Leaders can’t help but notice the flood of media coverage about Millennials demanding change in today’s workplace. Is it true they are impatient with advancement opportunities, feel entitled, and have a compelling need to be heard? Is it also true that Generation X-ers are dissatisfied with career growth opportunities and simply want to work independently (and ideally from home)? Or that Baby Boomers are all success-driven, recovering workaholics who want to wax poetic about “the way things used to be”? Despite the hype, remember that treating people as individuals, rather than as a generational stereotype, is a more productive approach.
Besides, are the generations really THAT different? Sure, we grew up during different times and are more likely to share a worldview with our chronological “cohorts,” but what about similarities? According to one recent report, we aren’t that different on some key workplace elements after all.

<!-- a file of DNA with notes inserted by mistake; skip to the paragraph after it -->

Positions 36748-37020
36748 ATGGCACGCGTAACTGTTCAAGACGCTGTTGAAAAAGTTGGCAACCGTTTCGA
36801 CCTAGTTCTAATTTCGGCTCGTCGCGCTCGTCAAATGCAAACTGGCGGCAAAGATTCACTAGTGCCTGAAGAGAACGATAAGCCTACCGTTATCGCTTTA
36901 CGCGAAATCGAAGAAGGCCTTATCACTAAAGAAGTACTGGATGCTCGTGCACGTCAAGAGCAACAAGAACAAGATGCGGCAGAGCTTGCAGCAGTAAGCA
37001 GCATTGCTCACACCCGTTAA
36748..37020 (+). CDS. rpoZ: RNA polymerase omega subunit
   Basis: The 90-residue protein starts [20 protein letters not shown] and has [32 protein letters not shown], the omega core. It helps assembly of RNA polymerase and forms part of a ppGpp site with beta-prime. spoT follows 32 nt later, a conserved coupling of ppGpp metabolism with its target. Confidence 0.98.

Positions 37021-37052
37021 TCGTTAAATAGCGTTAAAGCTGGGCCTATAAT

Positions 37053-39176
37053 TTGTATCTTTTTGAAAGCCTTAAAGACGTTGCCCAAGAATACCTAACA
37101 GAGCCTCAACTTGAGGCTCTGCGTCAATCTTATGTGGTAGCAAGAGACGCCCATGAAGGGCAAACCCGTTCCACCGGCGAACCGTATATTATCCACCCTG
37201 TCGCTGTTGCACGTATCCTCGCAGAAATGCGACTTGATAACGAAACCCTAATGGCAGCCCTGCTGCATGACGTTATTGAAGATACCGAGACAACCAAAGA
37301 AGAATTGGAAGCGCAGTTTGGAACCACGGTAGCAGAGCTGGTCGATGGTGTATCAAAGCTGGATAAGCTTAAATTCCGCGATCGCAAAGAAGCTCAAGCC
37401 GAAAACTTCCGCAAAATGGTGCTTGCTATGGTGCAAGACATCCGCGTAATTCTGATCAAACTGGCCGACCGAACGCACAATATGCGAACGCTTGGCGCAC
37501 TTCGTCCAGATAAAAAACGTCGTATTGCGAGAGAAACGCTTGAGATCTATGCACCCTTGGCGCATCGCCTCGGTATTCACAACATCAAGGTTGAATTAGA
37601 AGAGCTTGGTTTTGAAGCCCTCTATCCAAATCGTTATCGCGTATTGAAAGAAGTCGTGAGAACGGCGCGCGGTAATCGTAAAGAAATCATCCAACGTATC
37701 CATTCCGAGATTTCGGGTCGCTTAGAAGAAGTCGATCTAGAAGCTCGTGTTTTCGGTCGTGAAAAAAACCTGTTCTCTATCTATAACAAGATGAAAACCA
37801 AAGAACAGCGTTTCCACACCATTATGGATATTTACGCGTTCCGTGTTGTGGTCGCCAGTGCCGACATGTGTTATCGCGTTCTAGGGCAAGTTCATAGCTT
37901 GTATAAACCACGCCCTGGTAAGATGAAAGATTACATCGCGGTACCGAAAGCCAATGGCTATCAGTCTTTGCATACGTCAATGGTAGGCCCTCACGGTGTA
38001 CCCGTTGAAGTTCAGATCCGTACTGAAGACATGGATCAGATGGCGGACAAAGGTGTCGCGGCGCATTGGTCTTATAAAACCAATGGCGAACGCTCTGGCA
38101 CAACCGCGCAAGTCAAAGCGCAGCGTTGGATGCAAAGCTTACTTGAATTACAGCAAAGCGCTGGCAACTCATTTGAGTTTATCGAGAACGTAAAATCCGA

Apparently, generations in the workplace have much in common, placing emphasis on factors such as having a respected and trusted boss, achievement and accomplishment, growth and learning, interesting work, and fair treatment and respect.
Further, for those in leadership positions, you might be relieved to know that certain qualities rise to the surface as important, regardless of generation:
- Inspiring trust and respect in others;
- Finding ways to make work meaningful and interesting;
- Being fair and respectful;
- Supporting employees and offering a sense of achievement opportunity;
- Providing opportunities to learn and grow.
Focusing on these key elements, which seem to span the workplace universally, is time well spent. As leaders, focusing on getting to know each direct report, their individual strengths, hopes, and weaknesses–not to mention what motivates them–can provide a “best practices” roadmap to mutual success.